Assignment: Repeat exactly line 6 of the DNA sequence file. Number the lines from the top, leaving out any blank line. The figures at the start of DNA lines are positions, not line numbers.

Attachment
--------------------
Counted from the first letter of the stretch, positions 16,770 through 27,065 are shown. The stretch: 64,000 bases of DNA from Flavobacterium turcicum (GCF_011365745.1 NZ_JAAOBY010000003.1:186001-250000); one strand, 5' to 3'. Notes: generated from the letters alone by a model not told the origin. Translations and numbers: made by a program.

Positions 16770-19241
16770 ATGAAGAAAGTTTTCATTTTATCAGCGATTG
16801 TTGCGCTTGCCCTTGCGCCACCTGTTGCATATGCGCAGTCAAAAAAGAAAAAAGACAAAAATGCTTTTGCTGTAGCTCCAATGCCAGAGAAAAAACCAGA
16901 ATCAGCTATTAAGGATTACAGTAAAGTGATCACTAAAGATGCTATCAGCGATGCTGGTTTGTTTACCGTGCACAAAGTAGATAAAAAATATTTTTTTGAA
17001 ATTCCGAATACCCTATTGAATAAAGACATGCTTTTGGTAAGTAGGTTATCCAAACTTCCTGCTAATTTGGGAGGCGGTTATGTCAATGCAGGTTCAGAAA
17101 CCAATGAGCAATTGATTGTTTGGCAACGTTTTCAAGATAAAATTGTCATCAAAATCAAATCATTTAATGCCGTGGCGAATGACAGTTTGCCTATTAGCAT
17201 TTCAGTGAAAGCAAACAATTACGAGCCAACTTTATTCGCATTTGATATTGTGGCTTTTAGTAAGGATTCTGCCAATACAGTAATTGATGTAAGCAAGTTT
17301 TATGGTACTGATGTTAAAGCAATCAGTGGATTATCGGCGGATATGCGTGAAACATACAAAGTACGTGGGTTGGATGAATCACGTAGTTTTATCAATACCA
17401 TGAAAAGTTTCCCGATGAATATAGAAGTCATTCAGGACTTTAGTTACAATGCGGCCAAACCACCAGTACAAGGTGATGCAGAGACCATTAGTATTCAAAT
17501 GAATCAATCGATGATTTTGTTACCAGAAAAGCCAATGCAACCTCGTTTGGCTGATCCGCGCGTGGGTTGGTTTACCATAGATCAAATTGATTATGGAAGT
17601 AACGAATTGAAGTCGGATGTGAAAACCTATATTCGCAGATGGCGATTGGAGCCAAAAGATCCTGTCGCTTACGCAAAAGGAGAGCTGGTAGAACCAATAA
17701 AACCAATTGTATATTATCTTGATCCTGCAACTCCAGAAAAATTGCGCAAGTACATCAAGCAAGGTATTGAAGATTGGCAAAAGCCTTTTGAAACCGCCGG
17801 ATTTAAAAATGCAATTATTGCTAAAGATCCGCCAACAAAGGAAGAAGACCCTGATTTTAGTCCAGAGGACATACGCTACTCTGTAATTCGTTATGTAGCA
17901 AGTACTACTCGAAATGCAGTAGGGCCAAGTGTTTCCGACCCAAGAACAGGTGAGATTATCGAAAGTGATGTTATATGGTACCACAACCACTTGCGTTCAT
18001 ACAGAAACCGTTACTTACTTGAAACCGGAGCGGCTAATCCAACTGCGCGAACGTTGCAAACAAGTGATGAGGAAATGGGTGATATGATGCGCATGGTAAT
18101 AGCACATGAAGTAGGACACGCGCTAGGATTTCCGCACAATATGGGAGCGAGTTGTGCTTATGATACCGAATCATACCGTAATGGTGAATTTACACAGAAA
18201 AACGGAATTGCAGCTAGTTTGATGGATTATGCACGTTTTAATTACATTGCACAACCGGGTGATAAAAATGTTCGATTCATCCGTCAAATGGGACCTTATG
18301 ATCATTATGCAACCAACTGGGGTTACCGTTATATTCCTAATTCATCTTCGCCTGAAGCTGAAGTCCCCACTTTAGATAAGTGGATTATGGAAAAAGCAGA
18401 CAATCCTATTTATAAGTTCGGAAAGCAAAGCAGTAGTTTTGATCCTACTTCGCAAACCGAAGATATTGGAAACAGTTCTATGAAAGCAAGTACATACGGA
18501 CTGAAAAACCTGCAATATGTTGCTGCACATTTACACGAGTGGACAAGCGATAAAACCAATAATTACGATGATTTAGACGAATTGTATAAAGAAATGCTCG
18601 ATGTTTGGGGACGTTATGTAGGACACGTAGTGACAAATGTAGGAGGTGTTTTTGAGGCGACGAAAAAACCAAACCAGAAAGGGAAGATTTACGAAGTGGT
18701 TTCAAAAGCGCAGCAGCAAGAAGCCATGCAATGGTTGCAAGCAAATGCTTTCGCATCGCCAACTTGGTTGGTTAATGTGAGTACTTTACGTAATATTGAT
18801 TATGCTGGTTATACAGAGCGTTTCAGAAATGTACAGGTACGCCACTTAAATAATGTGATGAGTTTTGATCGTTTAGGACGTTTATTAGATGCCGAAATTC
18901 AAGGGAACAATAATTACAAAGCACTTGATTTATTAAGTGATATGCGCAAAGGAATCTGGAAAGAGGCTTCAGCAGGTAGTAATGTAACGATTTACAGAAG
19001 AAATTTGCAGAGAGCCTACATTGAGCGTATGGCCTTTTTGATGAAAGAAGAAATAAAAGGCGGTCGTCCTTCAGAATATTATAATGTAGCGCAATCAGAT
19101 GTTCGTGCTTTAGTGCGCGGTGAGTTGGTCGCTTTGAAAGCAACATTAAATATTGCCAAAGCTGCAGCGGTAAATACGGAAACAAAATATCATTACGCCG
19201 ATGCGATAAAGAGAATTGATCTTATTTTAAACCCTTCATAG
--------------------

17001 ATTCCGAATACCCTATTGAATAAAGACATGCTTTTGGTAAGTAGGTTATCCAAACTTCCTGCTAATTTGGGAGGCGGTTATGTCAATGCAGGTTCAGAAA